Former LTHS teacher pleads guilty

in revenge porn case

A former science teacher at

Lockport Township High School

pleaded guilty May 7 to an attempt

of nonconsensual dissemination of

private sexual images, according to

Chuck Pelkie, a spokesperson for

the Will County State’s Attorney’s

Office.

Stephen Soderborg, 30, of 19508

Parker Road in Mokena, reversed

his earlier plea of not guilty after

an unsuccessful attempt by his

lawyer, Jeff Tomczak, to argue that

the law under which Soderborg

was charged was unconstitutional,

court records show. Tomczak has

not returned a request for comment

on the matter.

The conviction, which is a Class

A misdemeanor, carries two years

of court supervision; a $750 fine;

and requirements to attend anger

management classes, complete 50

hours of community service at a

facility that benefits women or victims

of domestic violence, and refrain

from contact with the victim.

Soderborg was charged in January

2017 for posting a private photo

of his ex-girlfriend online, Will

County Sheriff’s Office spokeswoman

Kathy Hoffmeyer said at

the time. She said then that the

charge was the result of an investigation

which started in November

2015, when Soderborg’s exgirlfriend

alleged he had private

photos of her in his possession and

had posted them online without her

permission.

Hoffmeyer added at that time

that Soderborg made statements

to detectives that he had taken

the pictures offline and realized

he should not have posted them,

though results of a search warrant

still found one image online, which

led to his arrest.

Reporting by T.J. Kremer III, Contributing

Editor. For more, visit Homer-

Horizon.com.

FROM THE LOCKPORT LEGEND

Lockport artist finds community at

artist guild

Diane Clavio has been a member

of The Artist Guild of Lockport for

less than a year, but the group already

has had a significant impact

on her.

“I was looking for a group, because

I’m social,” she said. “I don’t

like to paint by myself all the time

and not have other creative people

around me. So, I was looking

around, and I tried one group and

I didn’t like it. So then, I went to

the art museum in Lockport, and

the curator there ... was telling me

about the guild. So, I decided to try

it.”

After having used mostly oils

early in her art career, Clavio transitioned

to acrylic paint, which is

what she uses today.

Clavio was inspired to start her

art career before even reaching

high school, and has been honing

her craft off and on ever since then.

“In eighth grade, we had a class,

and they would take us outside

and do different things, and [the

teacher] was very creative, and

everything he did I just thought

was beautiful,” she said. “He did

all kinds of mediums, so it just

sparked an interest.”

Reporting by Max Lapthorne, Editor.

For more, visit Lock

portLegend.com.


newlenoxpatriot.com SOUND OFF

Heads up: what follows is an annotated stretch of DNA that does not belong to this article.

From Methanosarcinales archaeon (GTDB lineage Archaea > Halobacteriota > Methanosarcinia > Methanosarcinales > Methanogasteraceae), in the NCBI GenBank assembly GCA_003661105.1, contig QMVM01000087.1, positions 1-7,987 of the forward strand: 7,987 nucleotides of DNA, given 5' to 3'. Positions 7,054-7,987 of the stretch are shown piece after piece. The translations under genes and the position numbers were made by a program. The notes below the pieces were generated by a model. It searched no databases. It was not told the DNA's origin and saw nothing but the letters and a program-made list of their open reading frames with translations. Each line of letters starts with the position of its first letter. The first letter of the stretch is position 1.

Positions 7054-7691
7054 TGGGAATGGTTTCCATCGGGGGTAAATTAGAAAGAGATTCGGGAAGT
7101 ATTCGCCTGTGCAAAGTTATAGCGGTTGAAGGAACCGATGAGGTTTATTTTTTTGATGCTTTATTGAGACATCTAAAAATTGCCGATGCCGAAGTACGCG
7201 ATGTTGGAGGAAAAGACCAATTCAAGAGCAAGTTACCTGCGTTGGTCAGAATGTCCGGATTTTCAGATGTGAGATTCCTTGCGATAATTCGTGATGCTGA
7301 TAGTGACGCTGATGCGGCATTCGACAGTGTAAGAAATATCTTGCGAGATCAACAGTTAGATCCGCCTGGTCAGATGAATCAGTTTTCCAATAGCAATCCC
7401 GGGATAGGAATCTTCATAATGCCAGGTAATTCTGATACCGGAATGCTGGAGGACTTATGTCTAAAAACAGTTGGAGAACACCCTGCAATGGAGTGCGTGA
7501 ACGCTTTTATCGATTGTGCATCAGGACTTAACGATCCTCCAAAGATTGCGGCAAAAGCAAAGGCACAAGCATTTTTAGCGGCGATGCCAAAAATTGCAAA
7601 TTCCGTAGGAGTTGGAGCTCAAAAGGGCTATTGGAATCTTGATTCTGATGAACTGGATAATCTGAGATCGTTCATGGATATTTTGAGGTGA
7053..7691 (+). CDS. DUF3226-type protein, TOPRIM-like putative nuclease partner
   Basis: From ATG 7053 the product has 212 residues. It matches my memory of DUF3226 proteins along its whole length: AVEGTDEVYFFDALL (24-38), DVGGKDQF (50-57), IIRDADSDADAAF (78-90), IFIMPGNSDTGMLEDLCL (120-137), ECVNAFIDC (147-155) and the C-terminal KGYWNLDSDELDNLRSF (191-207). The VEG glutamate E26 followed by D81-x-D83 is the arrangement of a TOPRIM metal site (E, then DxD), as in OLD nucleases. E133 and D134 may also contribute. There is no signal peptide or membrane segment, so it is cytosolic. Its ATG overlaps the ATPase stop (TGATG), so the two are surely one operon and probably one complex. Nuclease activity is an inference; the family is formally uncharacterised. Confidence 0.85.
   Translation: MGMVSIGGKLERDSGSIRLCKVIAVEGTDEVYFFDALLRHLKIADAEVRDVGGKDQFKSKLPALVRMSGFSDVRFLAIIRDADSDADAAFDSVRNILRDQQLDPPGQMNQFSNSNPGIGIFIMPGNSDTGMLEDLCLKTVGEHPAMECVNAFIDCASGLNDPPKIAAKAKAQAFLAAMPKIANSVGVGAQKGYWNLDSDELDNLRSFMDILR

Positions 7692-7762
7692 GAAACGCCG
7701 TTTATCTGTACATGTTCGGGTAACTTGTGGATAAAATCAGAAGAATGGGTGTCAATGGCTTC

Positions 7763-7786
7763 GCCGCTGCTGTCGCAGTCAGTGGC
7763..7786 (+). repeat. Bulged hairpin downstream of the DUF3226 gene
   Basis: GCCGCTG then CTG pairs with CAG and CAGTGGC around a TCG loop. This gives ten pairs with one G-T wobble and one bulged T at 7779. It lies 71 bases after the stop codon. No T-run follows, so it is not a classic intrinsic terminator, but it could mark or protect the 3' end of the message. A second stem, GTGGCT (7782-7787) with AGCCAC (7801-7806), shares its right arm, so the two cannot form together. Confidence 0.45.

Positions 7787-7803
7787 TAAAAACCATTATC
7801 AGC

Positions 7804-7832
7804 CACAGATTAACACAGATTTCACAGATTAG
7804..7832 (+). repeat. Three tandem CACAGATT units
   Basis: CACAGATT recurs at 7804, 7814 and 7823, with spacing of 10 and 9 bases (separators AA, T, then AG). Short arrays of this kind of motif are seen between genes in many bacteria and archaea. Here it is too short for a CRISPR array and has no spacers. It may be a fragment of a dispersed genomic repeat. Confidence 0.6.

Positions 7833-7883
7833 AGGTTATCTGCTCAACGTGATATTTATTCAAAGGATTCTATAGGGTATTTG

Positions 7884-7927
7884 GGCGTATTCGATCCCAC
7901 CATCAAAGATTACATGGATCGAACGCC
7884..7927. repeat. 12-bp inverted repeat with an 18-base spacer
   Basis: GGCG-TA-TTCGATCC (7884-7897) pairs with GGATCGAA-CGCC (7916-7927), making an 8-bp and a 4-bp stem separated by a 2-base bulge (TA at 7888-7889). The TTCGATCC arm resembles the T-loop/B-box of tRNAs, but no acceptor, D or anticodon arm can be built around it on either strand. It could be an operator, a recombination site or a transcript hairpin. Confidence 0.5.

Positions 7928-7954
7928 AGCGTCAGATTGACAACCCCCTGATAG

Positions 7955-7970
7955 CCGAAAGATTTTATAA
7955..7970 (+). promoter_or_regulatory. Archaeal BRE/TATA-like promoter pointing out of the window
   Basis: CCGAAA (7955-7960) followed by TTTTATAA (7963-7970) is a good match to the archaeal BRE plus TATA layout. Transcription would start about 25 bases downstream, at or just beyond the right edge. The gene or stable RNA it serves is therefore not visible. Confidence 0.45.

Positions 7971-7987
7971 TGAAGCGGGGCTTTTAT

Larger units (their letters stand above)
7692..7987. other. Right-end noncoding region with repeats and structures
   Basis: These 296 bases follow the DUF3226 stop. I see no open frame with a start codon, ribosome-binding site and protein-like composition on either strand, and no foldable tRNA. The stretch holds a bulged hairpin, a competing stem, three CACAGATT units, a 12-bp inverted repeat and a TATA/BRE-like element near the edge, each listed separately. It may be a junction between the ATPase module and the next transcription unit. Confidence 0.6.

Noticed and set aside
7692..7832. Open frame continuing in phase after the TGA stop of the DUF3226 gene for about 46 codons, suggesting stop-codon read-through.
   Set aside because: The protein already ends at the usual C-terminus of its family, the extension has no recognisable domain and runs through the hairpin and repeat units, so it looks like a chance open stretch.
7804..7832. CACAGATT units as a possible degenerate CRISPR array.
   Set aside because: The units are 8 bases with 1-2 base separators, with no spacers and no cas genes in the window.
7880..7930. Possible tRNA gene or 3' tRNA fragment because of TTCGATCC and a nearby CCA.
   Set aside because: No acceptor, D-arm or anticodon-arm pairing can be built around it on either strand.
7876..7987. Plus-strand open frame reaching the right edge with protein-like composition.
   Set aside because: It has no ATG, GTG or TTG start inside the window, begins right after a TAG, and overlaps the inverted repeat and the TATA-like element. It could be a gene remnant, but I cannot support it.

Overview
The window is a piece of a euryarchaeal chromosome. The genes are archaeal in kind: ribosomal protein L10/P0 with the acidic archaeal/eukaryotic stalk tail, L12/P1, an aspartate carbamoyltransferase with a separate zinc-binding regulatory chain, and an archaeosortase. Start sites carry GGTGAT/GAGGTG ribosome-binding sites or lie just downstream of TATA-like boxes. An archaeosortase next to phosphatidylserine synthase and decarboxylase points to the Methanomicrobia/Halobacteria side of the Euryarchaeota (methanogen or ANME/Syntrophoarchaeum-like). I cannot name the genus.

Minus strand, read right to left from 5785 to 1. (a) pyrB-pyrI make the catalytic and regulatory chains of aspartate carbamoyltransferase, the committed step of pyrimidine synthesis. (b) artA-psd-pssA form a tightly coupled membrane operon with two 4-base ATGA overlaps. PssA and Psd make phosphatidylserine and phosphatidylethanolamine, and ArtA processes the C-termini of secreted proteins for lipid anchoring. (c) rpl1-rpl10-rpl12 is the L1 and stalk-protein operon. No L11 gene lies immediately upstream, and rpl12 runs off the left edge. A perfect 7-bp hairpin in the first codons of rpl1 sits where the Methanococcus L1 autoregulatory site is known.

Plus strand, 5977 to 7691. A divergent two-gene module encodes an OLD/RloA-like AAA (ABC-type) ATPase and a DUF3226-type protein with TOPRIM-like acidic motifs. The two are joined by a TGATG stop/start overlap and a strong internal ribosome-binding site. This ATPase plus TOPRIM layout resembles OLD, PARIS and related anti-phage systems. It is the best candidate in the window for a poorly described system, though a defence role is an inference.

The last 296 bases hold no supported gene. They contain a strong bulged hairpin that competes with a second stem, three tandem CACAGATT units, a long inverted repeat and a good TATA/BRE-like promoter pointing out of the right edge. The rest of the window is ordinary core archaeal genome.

the New Lenox Patriot | May 17, 2018 | 17

Social snapshot

Top Web Stories

From NewLenoxPatriot.com as of Monday,

May 14

1. Station 2 reopens with help of Village loan

2. New Lenox teen wins national titles

3. Baseball: Pitcher’s duel against Griffins ends

up in Knights’ favor

4. Funeral arrangements made for longtime

Andrew teacher from New Lenox

5. Warriors softball show support for retiring

assistant coach

Become a member: NewLenoxPatriot.com/plus

New Lenox Community Park District posted

this May 9:

“Happy Teacher Appreciation Day! Students

at Spencer Pointe wrote their teachers

notes telling them how much they appreciate

all that they do. These notes were

stuck to their doors Wednesday morning for

teacher arrival. Thank you to all of our staff

for making NLSD a great place to be.”

Like The New Lenox Patriot: facebook.com/TheNewLenoxPatriot

“A free and open internet is crucial for

innovation and economic growth. Senate

Democrats are one step closer to forcing a

vote to #SaveTheInternet. I’m supporting

the same legislation here in the House that

will bring back. #NetNeutrality”

@RepBillFoster, on May 9

Follow The New Lenox Patriot: @TheNLPatriot

From the editor

Showcase your pet, express creativity through poems

James Sanchez

james@newlenoxpatriot.com

My cats are a pain

in my side most of

the time.

I can never leave food

on the kitchen table or else

the two will snack on them,

leaving a trail of crumbs

leading to where they

sleep. I have one cat, Bobo,

who uses the litter box 80

percent of the time and

spends the other 20 percent

“watering” my plants. The

other cat, Clay, sometimes

relieves himself next to the

litter box instead of going

inside it, for some reason. I

have a multitude of complaints

I could add on, but

I’ll just mention these.

But despite those obstacles

I have to deal with,

it’s hard to start hating them

for that. I love them both so

much. They both have been